How we can teach so many of the complicated nuances of genetics to laypeople, clergy, students, and others who may be new to the big debates?
How does play help us understand the rules of the game for both science and religion? How can they help us better understand and create more joy in the work that we do?
We’re not even aware of how often it is that we use the scientific process to make decisions in our lives – even in our faith lives.
Paleontological research still often begins with grueling and careful field work, but there are many paleontologists who have never used a pickaxe and shovel in their research.
Scientists and science communicators often believe that hearts and minds could be changed about complex scientific issues if only the public had access to more, and better, information. Yet evidence indicates that this is not the case.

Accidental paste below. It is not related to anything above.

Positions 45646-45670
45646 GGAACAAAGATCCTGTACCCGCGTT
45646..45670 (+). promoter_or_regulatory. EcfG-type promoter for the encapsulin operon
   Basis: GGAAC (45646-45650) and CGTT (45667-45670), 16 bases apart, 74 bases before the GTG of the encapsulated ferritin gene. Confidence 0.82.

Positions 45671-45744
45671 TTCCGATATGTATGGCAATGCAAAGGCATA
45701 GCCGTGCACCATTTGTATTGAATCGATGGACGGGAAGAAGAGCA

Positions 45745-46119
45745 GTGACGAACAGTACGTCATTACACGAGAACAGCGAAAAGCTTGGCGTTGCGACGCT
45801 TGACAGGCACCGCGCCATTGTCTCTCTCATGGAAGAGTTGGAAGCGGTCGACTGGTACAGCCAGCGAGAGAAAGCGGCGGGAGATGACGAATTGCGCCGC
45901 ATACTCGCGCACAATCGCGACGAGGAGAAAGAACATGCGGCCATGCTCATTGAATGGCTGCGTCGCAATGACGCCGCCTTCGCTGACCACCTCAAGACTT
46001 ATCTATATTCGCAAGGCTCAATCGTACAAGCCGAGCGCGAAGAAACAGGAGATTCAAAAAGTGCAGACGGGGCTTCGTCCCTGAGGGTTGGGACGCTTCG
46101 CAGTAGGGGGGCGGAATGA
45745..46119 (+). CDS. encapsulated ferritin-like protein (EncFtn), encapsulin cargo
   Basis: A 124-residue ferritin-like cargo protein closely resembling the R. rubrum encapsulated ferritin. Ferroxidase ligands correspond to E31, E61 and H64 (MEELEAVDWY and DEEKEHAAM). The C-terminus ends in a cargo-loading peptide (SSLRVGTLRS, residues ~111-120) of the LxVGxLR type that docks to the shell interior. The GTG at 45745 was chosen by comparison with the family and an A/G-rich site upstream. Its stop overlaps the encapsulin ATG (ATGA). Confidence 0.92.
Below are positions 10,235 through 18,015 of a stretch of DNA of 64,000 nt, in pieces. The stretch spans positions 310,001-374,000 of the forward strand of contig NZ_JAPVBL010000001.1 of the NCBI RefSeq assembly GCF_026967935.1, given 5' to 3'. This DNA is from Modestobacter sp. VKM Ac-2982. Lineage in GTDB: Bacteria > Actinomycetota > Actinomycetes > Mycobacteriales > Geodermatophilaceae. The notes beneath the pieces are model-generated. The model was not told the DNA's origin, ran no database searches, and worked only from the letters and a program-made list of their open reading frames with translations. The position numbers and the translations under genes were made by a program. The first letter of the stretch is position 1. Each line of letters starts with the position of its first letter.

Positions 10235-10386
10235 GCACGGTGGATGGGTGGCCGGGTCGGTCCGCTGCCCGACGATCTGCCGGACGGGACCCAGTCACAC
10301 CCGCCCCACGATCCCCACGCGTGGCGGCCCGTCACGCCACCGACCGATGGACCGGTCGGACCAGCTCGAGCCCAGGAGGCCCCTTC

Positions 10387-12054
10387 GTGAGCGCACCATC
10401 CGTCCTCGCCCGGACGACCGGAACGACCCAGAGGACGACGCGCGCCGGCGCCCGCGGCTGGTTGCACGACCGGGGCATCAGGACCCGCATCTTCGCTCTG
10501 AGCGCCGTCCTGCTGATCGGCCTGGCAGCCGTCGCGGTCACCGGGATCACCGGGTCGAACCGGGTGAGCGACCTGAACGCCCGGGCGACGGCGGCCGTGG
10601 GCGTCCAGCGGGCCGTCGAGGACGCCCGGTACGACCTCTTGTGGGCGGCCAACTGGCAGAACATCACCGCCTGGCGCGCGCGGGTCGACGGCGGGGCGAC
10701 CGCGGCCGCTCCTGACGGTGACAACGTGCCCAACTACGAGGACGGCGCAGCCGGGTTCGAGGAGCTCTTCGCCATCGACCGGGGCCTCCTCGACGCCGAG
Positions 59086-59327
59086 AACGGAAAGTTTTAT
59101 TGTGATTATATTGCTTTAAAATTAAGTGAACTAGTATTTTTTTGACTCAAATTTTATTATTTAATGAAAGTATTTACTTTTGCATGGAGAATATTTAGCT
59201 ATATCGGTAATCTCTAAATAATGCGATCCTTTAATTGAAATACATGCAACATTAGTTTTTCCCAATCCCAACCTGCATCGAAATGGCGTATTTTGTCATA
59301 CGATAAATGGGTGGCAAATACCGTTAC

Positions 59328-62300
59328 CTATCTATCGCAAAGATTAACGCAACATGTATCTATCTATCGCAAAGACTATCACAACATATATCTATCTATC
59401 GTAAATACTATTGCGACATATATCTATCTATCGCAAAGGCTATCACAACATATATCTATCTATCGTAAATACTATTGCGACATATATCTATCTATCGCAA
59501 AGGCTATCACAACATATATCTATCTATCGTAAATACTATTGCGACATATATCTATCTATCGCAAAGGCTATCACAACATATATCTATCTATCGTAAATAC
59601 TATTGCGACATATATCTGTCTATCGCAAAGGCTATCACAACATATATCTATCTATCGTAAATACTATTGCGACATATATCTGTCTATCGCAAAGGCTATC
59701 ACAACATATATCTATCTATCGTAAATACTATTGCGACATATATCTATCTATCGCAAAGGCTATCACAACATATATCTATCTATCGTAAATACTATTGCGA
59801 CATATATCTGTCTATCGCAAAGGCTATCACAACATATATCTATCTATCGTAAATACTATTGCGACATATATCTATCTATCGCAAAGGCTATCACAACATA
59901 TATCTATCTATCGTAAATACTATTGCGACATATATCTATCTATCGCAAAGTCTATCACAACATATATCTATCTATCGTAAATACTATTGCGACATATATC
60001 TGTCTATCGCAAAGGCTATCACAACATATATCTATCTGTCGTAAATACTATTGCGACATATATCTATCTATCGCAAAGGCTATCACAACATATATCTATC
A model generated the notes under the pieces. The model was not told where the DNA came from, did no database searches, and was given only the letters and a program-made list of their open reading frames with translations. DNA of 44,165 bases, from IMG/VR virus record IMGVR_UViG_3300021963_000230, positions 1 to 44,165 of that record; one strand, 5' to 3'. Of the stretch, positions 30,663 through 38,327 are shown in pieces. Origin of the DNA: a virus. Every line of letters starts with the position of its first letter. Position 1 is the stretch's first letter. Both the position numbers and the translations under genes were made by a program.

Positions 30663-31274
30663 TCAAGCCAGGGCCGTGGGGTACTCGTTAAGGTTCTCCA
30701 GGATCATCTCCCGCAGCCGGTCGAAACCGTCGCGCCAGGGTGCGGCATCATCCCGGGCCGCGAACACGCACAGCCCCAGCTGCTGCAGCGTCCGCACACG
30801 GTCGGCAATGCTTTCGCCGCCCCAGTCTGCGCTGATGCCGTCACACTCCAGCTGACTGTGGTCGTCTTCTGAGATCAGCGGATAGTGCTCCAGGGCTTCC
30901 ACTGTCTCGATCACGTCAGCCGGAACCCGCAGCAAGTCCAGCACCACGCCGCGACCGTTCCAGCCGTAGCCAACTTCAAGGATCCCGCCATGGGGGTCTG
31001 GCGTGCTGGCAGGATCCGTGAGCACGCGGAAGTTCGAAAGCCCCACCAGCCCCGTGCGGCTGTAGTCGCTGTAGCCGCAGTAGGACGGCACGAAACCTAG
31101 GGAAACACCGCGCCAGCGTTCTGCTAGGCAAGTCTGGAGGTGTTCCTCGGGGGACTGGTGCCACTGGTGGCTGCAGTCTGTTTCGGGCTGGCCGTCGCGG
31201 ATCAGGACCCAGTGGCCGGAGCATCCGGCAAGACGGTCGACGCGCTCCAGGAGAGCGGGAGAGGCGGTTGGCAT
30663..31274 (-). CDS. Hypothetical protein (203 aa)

Can an alternative to textual study offer us deeper levels of meaning?
Not only has science advanced by leaps and bounds since we were in college in the 70’s, but some of the things we learned as scientific “fact” are no longer “facts” at all.
When you use God to explain all the things that you can’t currently understand, then you are setting God up to be gone one day, when we do understand those things.
Teaching STEM doesn’t have to be all about lectures.
Science is exploration, and exploration begins with just two things that are really easy: ignorance, and a desire to stop being ignorant.